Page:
Menopausal health promotion – a future challenge

Menopausal transition may make women more aware of future health risks due to increased symptomatology and help-seeking behaviour. Motivation for health promotion may be further strengthened if women perceive life-style modifications as an alternative, non-pharmacological, way of managing menopausal symptoms. However, more evidence on effectiveness and efficacy of lifestyle changes, especially exercise, on decreasing hot flushes and increasing quality of life is urgently needed. In the future, menopause may act as a window of opportunity for health promotion and life-modifications. Studies from randomized trials such as Veerus et al [1] are necessary before taking the next steps in menopausal women's health.

References

  1. 1.

    Veerus P, Fischer K, Hovi S-L, Karro H, Rahu M, Hemminki E: Symptom reporting and quality of life in the Estonian Postmenopausal Hormone Therapy Trial. BMC Women's health. 2008, 5-10.1186/1472-6874-8-5. doi:10.1186/1472-6874-8-5

    Google Scholar 

  2. 2.

    Hemminki E, Topo P, Kangas I: Experience and opinions of climacterium by Finnish women. European Journal of Obstetrics & Gynecology and Reproductive Biology. 1995, 62: 81-87. 10.1016/0301-2115(95)02118-Q.

    CAS  Article  Google Scholar 

  3. 3.

    Berg JA, Taylor DL: Symptom Experience of Filipino American Midlife Women. Menopause. 1999, 6: 105-114.

    CAS  PubMed  Google Scholar 

  4. 4.

    Kronenberg F: Hot Flashes: Epidemiology and Physiology. Ann NY Acad Sci. 1990, 592: 52-86. 10.1111/j.1749-6632.1990.tb30316.x.

    CAS  Article  PubMed  Google Scholar 

  5. 5.

    Polo-Kantola P, Saaresranta T, Polo O: Aetiology and treatment of sleep disturbancies during perimenopause and postmenopause. CNSDrugs. 2001, 15: 445-452.

    CAS  Google Scholar 

  6. 6.

    Oldenhave A, Netelenbos C: Pathogenesis of climacteric complaints: ready for the change?. Lancet. 1994, 343: 649-653. 10.1016/S0140-6736(94)92641-7.

    CAS  Article  PubMed  Google Scholar 

  7. 7.

    Bardel A, Wallander MA, Svarsudd K: Hormone replacement therapy and symptom reporting in menopausal women. A population-based study of 35–65-year-old women in mid-Sweden. Maturitas. 2002, 41: 7-15. 10.1016/S0378-5122(01)00254-7.

    CAS  Article  PubMed  Google Scholar 

  8. 8.

    Oldenhave A, Jaszmann LJB, Haspels AA, Everaerd WT: Impact of climacteric on well-being: a survey based on 5213 women 39 to 60 years old. Am J Obstet Gynecol. 1993, 168: 772-780.

    CAS  Article  PubMed  Google Scholar 

  9. 9.

    Rödström K, Bengtsson C, Lissner L, Milsom I, Sundh V, Björkelund C: A longitudinal study of the treatment of hot flushes: the population study of women in Gothenburg during a quarter of a century. Menopause. 2002, 9: 156-161. 10.1097/00042192-200205000-00003.

    Article  PubMed  Google Scholar 

  10. 10.

    Holte A: Prevalence of climacteric complaints in a representative sample of middle-aged women in Oslo, Norway. J Psychosom Obstet Gynaecol. 1991, 12: 303-317. 10.3109/01674829109078010.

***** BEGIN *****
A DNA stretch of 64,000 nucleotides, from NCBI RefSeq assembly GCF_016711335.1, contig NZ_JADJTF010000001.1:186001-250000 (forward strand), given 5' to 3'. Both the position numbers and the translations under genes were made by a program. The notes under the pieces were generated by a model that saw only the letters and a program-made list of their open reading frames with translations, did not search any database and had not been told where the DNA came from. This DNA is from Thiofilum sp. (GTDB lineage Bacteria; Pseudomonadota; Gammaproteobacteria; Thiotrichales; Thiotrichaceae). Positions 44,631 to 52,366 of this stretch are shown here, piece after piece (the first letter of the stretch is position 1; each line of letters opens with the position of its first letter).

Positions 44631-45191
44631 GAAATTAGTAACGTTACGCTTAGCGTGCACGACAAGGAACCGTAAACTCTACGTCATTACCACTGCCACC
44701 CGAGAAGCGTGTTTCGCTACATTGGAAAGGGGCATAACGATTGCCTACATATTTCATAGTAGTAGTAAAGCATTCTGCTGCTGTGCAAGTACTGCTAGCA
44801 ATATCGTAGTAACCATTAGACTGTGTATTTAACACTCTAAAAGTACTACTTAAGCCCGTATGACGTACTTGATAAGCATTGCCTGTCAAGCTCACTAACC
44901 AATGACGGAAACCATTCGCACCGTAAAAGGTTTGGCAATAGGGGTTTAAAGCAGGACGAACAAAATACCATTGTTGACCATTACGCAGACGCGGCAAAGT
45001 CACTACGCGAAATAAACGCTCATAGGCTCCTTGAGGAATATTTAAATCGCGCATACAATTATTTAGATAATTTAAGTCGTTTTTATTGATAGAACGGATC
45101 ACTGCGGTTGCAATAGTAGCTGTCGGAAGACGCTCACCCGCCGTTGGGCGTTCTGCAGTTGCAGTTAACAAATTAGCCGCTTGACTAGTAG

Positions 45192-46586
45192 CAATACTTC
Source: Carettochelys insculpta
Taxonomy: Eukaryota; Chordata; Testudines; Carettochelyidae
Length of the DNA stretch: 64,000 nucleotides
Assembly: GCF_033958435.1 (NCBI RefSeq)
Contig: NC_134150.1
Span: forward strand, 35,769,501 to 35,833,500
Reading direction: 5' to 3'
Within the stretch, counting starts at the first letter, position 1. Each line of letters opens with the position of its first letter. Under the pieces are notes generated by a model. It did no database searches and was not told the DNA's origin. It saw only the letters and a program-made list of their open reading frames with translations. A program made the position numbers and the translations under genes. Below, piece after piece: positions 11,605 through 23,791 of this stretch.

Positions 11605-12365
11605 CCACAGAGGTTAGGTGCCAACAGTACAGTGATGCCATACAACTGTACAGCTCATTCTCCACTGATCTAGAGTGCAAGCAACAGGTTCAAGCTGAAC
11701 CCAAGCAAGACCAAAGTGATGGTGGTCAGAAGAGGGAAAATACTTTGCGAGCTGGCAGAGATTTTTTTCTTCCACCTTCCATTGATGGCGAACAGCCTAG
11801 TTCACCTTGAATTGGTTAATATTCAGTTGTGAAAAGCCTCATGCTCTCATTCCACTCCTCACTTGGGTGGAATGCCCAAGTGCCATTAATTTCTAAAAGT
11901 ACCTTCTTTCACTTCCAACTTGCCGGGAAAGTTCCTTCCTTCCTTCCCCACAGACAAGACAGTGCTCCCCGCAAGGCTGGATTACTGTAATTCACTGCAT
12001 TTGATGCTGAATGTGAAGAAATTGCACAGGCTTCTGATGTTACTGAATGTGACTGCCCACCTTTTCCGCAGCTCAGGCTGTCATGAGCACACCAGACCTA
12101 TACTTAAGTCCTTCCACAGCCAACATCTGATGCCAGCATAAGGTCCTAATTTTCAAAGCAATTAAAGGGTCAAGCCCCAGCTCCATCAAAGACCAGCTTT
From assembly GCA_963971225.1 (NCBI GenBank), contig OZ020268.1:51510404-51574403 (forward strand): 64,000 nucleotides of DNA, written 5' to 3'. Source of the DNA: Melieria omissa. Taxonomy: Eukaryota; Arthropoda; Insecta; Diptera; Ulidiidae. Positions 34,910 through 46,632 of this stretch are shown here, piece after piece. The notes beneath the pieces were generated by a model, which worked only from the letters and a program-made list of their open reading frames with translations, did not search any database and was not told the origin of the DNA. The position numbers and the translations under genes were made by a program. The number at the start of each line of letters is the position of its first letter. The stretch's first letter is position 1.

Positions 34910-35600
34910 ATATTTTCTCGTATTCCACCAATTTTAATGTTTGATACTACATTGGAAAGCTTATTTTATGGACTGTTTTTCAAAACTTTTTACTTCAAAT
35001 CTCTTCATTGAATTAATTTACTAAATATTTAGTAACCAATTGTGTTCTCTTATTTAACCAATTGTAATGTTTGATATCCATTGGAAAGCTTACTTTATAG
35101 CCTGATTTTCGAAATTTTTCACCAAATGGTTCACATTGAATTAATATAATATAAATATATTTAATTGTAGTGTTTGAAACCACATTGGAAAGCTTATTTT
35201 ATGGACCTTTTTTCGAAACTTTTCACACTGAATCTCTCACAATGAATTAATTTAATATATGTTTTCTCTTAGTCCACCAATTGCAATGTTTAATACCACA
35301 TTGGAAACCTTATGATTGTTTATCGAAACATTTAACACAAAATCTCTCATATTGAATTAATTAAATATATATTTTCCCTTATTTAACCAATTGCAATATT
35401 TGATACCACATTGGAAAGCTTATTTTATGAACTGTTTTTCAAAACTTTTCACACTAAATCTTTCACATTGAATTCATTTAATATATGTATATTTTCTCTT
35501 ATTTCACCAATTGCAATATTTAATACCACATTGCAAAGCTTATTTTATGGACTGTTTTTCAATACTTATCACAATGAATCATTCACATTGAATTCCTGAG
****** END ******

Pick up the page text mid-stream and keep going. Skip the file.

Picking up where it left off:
Article  Google Scholar 

  11. 11.

    Stearns V, Ullmer L, Lopez JF, Smith J, Isaacs C, Hayes DF: Hot flushes. Lancet. 2002, 360: 1851-61. 10.1016/S0140-6736(02)11774-0.

    CAS  Article  PubMed  Google Scholar 

  12. 12.

    Writing group for the Women's Health Initiative investigators: Risks and benefits of the estrogen plus progestin in healthy postmenopausal women: principal results from the Women's health Initiative randomized controlled trial. Journal of the American Medical Association. 2002, 288: 321-33. 10.1001/jama.288.3.321.

    Article  Google Scholar 

  13. 13.

    Hays J, Ockene JK, Brunner RL, Kotchen JM, Manson JE, Patterson RE, Aragaki AK, Shumaker SA, Brzyski R, LaCroix AZ, Granek IA, Valanis BG: Women's Health Initiative Investigators. Effects of estrogen plus progestin on health-related quality of life. N Engl J Med. 2003, 348: 1839-54. 10.1056/NEJMoa030311.

    CAS  Article  PubMed  Google Scholar 

  14. 14.

    Hlatky MA, Boothroyd D, Vittinghoff E, Sharo P, Whooley MA, Hear and Estrogen/Progestin Replacement Study (HERS) Research Group: Quality-of-life and depressive symptoms in postmenopausal women after receiving hormone therapy: results from the Heart and Estrogen/Progestin Replacement Study (HERS) trial. JAMA. 2002, 287: 591-7. 10.1001/jama.287.5.591.

    CAS  Article  PubMed  Google Scholar 

  15. 15.

    Avis NE, Assmann SF, Kravitz HM, Ganz PA, Ory M: Quality of life in diverse groups of midlife women: assessing the influence of menopause, health status and psychosocial and demographic factors. Qual Life Res. 2004, 13: 933-46. 10.1023/B:QURE.0000025582.91310.9f.

    CAS  Article  PubMed  Google Scholar 

  16. 16.

    Kumari M, Stafford M, Marmot M: The menopausal transition was associated in a prospective study with decreased health functioning in women who report menopausal symptoms. J Clin Epidemiol. 2005, 58: 719-727. 10.1016/j.jclinepi.2004.09.016.

    Article  PubMed  Google Scholar 

  17. 17.

    Koster A, Eplov LF, Garde K: Anticipations and experiences of menopause in a Danish female general population cohort born in 1936. Arch Women Ment Health. 2002, 5: 9-13. 10.1007/s007370200017.